31 Jan 2018

The Rotolight NEO 2 - a portable and highly accurate LED light

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If you require an accurate on-camera LED light, the NEO 2 could be your answer If you require an accurate on-camera LED light, the NEO 2 could be your answer Rotolight

Review: Erik Vlietinck takes a look at the , a dual purpose flash and continuous LED video light with surprisingly accurate colour performance.

The is a small flicker-free LED light that is said to combine the benefits of continuous light with the flexibility of High-Speed Sync (HSS) flash to freeze action. It's a disc of sturdy plastic that's capable of around 1K lumen luminous flux or 2000 lux at a 90cm distance. The €337.99 NEO 2 could be an attractive proposition should you want to combine a video light with a speedlight.

The first impression I had from the highlighted some issues. The rather confusing user guide doesn't effectively clarify the user interface, and the flash output seemed unable to compete output-wise with a proper flash. After trying out different setups, I concluded that you can use the NEO 2 with decent results – but if you want flexibility, you'll need to have three or four of them synchronised.

Continuous light

As a continuous LED light for video, the NEO 2 is quite good. It has a very nice, soft output. The unit can be powered with the included power adapter or six AA NiMH cells. It has two control knobs which let you set the brightness and colour temperature of its 50-degree light beam. Both seem to be pretty accurate judging from my measurements with a Lumu Power light meter. Especially the colour temperature that is shown on the LCD screen with large red numerals is exact to within two to five percent. The colour temperature ranges from 3100K to 6300K, the latter is higher than you usually get with most video lights. Rotolight has paid special attention to the lights skin tone rendition, resulting in a CRI for skin tone R15 of 98, a CRI of 96 overall, and a TLCI value of 91 (approved for broadcast without correction).

NEO 2 temp.jpg

Colour temperature controls on the back of the Rotolight NEO 2

I was a bit underwhelmed by the 1K lumen output. It is what you get when the NEO 2 is set to a colour temperature of around 4000K. At lower or higher temperatures, the light loses about a tenth of its output power. My reference light, the aluminium €329 Akurat Lighting d2120 A1, outputs 1K lumen regardless of the mixture of its 3200K-5600K LEDs.

Before you consider it to be a dealbreaker, though, the NEO 2 does have a few unique features that might appeal to you.

Rotolight has fitted the NEO 2 out with CineSFX functionality. That's a trademark name for built-in special effects. The effects include strobe, lightning, throbbing, fire, police, TV, gunshot, neon, weld, etc. To make these effects looking as close to reality as possible, Rotolight sells an optional set of filters for the NEO 2 to put in front of the device that fits the effect. For example, if you are shooting a crime scene, you can emulate the presence of a police car by putting a 712 Bedford blue filter in front of the unit and selecting the Police effect. That will simulate an emergency services light.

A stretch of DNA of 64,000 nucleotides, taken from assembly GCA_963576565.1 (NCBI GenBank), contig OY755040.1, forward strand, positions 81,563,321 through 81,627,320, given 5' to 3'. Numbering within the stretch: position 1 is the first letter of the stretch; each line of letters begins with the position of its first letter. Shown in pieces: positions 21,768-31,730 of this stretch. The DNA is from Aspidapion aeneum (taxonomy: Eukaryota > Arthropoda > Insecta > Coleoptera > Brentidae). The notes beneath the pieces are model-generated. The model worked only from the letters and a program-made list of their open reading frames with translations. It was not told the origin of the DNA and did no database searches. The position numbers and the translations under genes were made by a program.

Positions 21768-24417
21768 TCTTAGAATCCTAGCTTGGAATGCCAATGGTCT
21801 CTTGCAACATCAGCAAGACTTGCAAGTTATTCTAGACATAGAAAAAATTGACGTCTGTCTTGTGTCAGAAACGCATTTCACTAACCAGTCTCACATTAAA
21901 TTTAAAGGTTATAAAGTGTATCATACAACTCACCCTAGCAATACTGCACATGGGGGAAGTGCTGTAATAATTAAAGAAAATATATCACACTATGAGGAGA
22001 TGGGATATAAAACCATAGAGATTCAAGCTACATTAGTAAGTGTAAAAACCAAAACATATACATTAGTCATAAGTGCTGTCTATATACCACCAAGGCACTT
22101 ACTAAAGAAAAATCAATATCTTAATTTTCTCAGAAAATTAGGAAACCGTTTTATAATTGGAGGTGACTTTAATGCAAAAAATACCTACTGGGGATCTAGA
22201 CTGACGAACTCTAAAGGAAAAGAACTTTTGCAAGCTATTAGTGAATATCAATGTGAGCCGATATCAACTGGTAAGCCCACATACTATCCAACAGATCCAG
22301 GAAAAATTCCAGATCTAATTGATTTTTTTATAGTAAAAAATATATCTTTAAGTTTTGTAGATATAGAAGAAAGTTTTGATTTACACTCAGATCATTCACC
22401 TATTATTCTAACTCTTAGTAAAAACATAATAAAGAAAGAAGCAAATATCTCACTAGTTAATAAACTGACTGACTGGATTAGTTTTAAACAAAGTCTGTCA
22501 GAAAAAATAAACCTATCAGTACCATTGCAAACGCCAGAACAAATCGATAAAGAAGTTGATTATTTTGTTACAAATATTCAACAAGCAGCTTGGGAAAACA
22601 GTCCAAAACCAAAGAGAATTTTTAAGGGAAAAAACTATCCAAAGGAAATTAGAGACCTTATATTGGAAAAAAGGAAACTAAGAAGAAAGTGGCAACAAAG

Most of the effects are actually very good. Even the Fire effect, which I thought was going to give a bit of a cheesy result, came out looking a lot like the real thing. But here you'll be using the NEO 2 in scenarios that don't add up when using it as an on-camera light. And when you really want to make it look like it's the real thing, you'll need at least a couple of them.

So, should you buy a NEO 2? On the positive side, it certainly has a lot of features that you won't find in any other LED light with this kind of colour accuracy. On the negative side, the flash functionality, while good when positioning the light at close range, does require you to change the way you look at speedlight performance and that may be frustrating to some people. And the user guide is written such that it doesn't help much with making the best use of the light's unique features.

Given that it doesn't cost more than a straightforward on-camera video light such as the Akurat d2120 A1, though, I think the is a viable option for video work.


Erik Vlietinck

Based in Holland and Belgium, Erik Vlietinck is the publisher of the IT Enquirer, a pan-European online publication covering multimedia content production.

He also regularly creates online textual and video content for websites of companies across Europe and writes for Photoshop User and occasionally contributes to Post Magazine. Erik has been a freelance writer for over a dozen IT-magazines in Great-Britain, Holland and Belgium.

He has written product reports on editorial systems, superwide format UV-curing inkjets, Postscript RIPs and DAM systems. From 1998 to 2004 Erik wrote the Administrator Guides for DMPartners’ linguistic search engine for publishers and WoodWing Software’s Enterprise 7 cross-media publishing system.

Up to 1990, Erik served as a solicitor at the Antwerp Bar Association and a lecturer at Vlekho, a university located in Brussels, where he bored post-graduate students with IT contracts law.

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